And heard to exclaim, ere they drove down the road,
"We enjoyed our visit to your lovely little abode!"

Tuesday, 11 September 2012

Rockies 3

Our visit to Jasper corresponded with the Jasper Heritage Rodeo and although we go and see it, we did enjoy the RCMP parading through town. One of the officers in particular was great at posing for pictures.  When he saw a young Korean woman posing on the side walk so her boyfriend could take her picture with the RCMP the officer nudged his horse over to her.  The boyfriend snapped happily away but the girl didn't know what was going on until the horse hung its head over her shoulder. She was more than a little surprised, but appreciative (once she stopped squeeeeeling).

We had hoped to go to the Angel Glacier on Mount Edith Cavell, but the road was closed due to landslides. When asked what he wanted to do, U admitted he would like to try kayaking.  We went to Pyramid Lake where U rented a a little kayak and we spent a few hours paddling around on the lake.

On the road back into town there was an animal jam, with cars stopped all over the road.  Since most of the tourists had climbed out of their cars and walking towards the forest I figured it was something harmless.  Imagine my surprise when I realized it was a young bear up a tree! One particularly bright man was standing at the foot of the tree taking pictures.

All too soon it was time for us to leave Jasper, however, and head west to Prince George.

View Larger Map

We stopped at Overlander Falls and admired the power of Canadian waterfalls again.

And we were amazingly lucky to catch Mount Robson, the tallest mountain in the Canadian Rockies, not hiding behind clouds. Of the dozens of times I've driven by the mountain I have only seen it without clouds a few times.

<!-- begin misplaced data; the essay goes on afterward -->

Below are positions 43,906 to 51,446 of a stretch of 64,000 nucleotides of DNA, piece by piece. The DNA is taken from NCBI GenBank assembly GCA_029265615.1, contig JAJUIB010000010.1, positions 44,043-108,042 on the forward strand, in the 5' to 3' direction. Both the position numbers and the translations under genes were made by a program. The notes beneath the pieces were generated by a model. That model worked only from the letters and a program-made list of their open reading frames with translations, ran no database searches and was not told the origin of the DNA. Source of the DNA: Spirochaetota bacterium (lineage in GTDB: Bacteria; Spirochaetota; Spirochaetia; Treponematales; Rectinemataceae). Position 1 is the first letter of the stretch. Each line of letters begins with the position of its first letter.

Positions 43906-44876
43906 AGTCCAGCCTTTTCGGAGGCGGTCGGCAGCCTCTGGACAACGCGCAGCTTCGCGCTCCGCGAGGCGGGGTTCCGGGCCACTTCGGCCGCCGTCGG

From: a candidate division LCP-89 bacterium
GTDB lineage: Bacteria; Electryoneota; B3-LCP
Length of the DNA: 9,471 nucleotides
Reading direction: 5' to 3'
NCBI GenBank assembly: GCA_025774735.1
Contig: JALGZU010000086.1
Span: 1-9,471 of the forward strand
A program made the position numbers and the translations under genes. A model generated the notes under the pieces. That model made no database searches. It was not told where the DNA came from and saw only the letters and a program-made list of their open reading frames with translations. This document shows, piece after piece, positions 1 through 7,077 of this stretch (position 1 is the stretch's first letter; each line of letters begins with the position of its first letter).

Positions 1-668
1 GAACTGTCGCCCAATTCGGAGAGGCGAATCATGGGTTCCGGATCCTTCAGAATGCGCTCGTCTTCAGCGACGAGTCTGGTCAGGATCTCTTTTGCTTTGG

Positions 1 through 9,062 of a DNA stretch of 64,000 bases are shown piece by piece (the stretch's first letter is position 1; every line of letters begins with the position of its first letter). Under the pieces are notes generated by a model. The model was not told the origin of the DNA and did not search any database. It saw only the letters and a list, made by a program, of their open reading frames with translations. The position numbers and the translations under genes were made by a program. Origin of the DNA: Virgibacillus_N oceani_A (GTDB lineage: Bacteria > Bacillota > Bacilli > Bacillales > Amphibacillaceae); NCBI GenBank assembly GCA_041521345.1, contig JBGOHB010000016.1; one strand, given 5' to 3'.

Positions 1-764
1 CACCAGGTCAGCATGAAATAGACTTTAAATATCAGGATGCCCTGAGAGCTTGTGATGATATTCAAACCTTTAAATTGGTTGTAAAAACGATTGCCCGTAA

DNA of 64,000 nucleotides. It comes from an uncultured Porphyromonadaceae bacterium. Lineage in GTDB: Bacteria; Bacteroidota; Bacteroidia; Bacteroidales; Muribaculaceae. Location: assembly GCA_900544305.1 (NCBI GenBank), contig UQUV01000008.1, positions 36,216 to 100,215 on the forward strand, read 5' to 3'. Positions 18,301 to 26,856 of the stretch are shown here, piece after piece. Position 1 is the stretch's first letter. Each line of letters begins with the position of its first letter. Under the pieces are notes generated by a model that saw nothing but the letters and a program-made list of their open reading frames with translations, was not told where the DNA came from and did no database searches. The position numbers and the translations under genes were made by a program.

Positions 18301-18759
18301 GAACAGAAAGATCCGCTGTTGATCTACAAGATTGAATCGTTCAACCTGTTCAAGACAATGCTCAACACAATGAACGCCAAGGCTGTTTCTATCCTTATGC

And we stopped in Valemont to see the salmon spawning.

We arrived in PG, to the natsukashi scent of the pulp mills. Nothing like the smell of pulp mills in the air to welcome you to town!

Monday, 10 September 2012

Rockies 2

Our main goal in Jasper was to go to Maligne Lake, I worked one summer in their ticket office in Jasper and then spent the next summer as a boat driver and tour guide. I loved my time at Maligne Lake and leaving at the end of my final summer was one of the hardest things I have ever had to do. I love the lake and no matter how many times I have been there I can never spend enough time there. This time we had gorgeous weather and I was very excited to be able to share it with U.

The road up to Maligne Lake is one of the best spots in Jasper National Park to see wildlife and our drive up was no exception.  We couldn't help but see this wildlife as the mountain sheep accosted us.  

The walked right up to the car

and started licking our wheels!

Even the babies got in on the action.

They didn't stay for long, however, before they headed off and started licking the wheels of the car and camper van behind us.

We headed off too, as we had places to go... Maligne Lake!  The day was gorgeous and sunny and the sky was blue, but the mountains were a bit hazy.

As soon as we arrived I headed to the ticket office and ran into an old coworker who is still there and the head manager. Not too long after I was reunited with another old friend, John Albert, the boat we were on for our cruise! 

We spent most of the cruise on the back deck, enjoying the scenery and the weather and just soaking it all in. The cruise goes half way down Maligne Lake, and is the only way (unless you get out in a smaller boat yourself... see below!!) to see the lake as there are no roads or paths.

This is Sinking Ship Ridge named because, well, it looks like a sinking ship.  Something we always waited until the return trip to point out to passengers on the boat...  ;)

Mount Samson Beaver, named after the Indian guide who drew a map of the lake from a very old memory and gave it to Mary Schaffer, the first European to visit the lake.